What I think of inkjet printing sometimes
I just finished half a day of frustrating print testing on my ink jet printer. I need to produce a folio for a workshop that is coming up and was trying out some new matte papers for which I did not have good profiles for my printer. After a long afternoon of printing, tweaking, googling, making notes, installing a new firmware for the printer, installing a new driver for the mac, more printing, tweaking, googling, etc. etc. I finally came up with a set of profiles that works well with these papers, and was able to use my method of printing the folio on them. But Lord I don’t want to go through that again for a while.
Looking back I can remember what a pain it was getting things working with my usual set of glossy and semigloss papers, but I had forgotten how painful that was and how many test prints I’d had to make to get good results. Once you’ve got the process right it’s nice and repeatable, but my feeling tonight is that we are still a long way from where we ought to be regarding home fine art printing, at least as far as ease of use. It’s like walking through a pasture–you’ve got to watch out for all the crap you’ll step into!
The driver software for my HP9180 is particularly crappy. It produces some nice output, but has some very non-intuitive settings, frustrating interfaces and just plain bugs. Half the time I spent today was trying to get these thicker matte stocks to feed through the straight feeder (so called “specialty media tray”), since they are a little too thick to go through the usual paper tray without causing scratches on the prints due to print head strikes. The printer kept giving me an error message that the paper size was too small for the print, which was nonsense, because I could print the same image on different paper of the same size in the regular paper tray. I finally figured out that any paper type that I selected from the “fine art” papers submenu would cause this message. Choosing a matte paper from a different submenu, changing the tray to the specialty media tray and then selecting the correct ICC profile did the trick, but I had to try several paper types in the alternative submenu to find ones where the ink distribution matched the paper effectively. Rrrrr!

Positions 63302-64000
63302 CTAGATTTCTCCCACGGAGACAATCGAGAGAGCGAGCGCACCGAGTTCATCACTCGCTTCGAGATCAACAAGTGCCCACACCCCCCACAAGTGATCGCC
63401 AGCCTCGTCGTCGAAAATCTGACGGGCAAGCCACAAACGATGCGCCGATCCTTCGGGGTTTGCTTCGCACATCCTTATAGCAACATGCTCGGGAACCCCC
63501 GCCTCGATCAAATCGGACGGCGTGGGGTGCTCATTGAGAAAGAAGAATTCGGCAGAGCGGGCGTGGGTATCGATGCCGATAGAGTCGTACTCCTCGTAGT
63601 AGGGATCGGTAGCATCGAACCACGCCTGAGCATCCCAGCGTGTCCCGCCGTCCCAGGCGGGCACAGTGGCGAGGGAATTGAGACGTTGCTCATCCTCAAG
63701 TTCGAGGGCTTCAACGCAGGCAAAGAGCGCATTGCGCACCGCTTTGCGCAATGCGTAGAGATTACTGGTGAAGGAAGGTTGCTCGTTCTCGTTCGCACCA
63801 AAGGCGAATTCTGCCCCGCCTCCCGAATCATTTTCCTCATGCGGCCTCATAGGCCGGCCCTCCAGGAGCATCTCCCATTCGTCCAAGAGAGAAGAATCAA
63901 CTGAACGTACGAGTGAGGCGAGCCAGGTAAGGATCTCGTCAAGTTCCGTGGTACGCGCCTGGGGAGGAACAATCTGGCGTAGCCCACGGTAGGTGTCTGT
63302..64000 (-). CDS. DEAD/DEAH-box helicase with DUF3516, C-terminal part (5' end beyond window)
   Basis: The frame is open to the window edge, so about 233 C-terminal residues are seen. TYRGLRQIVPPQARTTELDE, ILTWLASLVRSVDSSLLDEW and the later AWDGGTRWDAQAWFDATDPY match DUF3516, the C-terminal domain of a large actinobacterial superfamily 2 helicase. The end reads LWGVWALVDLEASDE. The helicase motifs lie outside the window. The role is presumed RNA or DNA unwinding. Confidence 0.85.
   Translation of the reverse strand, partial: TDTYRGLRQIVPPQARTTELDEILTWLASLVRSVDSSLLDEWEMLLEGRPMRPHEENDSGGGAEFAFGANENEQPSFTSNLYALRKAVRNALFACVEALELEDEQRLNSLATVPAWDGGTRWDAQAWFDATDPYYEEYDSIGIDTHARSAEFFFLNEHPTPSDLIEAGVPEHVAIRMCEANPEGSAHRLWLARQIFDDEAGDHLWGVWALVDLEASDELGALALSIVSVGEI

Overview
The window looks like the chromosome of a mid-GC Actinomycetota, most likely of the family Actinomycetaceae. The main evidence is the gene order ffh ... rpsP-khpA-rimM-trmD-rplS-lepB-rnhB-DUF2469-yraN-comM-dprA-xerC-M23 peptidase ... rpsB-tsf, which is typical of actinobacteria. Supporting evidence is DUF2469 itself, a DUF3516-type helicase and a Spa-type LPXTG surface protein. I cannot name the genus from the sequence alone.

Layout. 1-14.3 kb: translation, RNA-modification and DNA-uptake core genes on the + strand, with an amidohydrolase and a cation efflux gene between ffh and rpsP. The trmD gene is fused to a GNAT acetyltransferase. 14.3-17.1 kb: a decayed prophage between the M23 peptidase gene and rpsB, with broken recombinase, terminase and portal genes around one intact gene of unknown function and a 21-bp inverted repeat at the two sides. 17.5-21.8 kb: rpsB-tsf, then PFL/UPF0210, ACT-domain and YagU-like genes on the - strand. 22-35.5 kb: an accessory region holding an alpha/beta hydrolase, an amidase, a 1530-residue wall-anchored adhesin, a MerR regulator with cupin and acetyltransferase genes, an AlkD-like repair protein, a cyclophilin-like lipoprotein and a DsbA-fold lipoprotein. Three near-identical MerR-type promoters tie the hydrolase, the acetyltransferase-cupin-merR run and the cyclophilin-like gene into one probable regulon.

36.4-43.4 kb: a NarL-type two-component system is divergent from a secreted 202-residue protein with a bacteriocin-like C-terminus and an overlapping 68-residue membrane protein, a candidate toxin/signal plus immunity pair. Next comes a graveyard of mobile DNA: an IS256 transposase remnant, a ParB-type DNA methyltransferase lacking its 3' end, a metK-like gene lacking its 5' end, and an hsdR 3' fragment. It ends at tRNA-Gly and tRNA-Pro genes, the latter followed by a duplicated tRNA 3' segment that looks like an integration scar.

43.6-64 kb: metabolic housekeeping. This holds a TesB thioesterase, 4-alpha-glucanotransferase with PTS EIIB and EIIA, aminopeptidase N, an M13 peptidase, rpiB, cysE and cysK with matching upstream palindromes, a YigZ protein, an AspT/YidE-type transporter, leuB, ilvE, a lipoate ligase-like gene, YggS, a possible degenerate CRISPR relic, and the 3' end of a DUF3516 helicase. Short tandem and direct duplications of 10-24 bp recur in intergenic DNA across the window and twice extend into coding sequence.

I’ve now owned printers from Epson, Canon and HP. They’ve all had their problems. Where is the dark horse? I outsourced the printing of the exhibition images and that worked out well, but I like to be able to print at home. Still seeking that elusive ink jet. Almost thought I’d found it in this HP, but I don’t think so anymore.